A Lamborghini In The Basement
When news broke that the automaker's bailout had failed in Washington, Republican Senators were blaming unionized workers for being "inflexible". Some in Detroit are blaming the Senators for being too "ideological". Ken and Eileen Imhoff won't fix the US auto industry, but they are a technicolor illustration of our fascination with the automobile.
When Ken Imhoff watched the movie "Cannonball Run" in 1985, there was one thing he couldn't get out of his mind: that Lamborghini. The self-professed car junkie and engineer couldn't afford to buy a Lamborghini, so he built one in the basement of his house in Wisconsin. It took him 17 years, but he finally completed his project in October. He had to remove a basement wall to pull the car out.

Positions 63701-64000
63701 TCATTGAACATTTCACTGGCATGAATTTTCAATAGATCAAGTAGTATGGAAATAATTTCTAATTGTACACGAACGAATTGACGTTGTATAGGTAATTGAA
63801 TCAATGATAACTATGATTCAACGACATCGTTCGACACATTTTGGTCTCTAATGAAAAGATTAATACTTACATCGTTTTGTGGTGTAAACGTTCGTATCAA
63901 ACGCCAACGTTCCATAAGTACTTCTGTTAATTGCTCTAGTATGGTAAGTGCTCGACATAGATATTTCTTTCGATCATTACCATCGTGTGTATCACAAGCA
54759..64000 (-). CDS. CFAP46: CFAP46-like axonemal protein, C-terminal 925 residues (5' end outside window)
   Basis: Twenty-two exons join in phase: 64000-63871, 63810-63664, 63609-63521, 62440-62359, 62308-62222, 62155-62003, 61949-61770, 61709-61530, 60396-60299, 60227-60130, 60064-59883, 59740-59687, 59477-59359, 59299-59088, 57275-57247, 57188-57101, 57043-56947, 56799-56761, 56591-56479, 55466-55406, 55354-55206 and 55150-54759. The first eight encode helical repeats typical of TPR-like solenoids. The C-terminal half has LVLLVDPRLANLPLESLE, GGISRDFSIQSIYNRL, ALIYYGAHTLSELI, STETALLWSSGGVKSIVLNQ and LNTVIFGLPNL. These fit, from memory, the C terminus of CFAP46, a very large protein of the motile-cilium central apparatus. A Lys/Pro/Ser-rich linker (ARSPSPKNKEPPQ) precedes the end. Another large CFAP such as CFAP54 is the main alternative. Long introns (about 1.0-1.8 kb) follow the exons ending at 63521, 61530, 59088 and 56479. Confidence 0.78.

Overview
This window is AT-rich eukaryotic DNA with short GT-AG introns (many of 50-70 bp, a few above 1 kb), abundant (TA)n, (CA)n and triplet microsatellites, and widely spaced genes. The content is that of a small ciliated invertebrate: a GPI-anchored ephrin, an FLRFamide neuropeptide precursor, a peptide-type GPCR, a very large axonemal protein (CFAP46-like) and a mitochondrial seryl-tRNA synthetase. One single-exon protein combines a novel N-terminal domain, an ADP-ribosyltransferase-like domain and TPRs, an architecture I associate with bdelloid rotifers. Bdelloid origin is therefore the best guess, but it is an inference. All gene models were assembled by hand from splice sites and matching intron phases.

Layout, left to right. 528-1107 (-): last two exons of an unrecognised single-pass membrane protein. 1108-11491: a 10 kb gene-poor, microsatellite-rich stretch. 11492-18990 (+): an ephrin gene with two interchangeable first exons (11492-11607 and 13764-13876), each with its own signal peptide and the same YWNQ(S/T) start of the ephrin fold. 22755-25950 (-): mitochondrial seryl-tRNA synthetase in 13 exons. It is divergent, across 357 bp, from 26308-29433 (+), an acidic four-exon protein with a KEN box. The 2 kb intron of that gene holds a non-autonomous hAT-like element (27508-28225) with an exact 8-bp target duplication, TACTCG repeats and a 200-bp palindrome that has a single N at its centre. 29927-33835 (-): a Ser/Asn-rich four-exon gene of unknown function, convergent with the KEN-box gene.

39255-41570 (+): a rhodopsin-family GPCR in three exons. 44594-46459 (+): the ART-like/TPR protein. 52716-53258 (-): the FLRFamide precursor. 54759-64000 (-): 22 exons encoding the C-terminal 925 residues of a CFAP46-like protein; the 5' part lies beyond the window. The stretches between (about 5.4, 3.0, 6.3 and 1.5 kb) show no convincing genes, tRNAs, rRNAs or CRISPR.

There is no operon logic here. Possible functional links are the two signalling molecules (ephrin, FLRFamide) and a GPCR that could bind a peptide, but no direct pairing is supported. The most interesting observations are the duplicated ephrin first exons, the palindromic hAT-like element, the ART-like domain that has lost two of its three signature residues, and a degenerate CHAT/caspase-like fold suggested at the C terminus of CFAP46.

Ken and his wife Eileen talk to Dick about the long project and what's left to do. Ken started the car, but he has yet to drive it.
The winner of the 74th Heisman Trophy will be announced this Saturday night. In the 1930s, John Prince’s father Willard came up with the idea to award the best college football player a special trophy. The success of the Heisman Trophy was one of John's father’s greatest accomplishments. And John got to attend dozens of award presentations and meet many of the winners. He also gets a special gift each year - footballs autographed by the winner. Over the years, those signed footballs have helped him raise funds for a charity dear to his heart: the Multiple Sclerosis Society.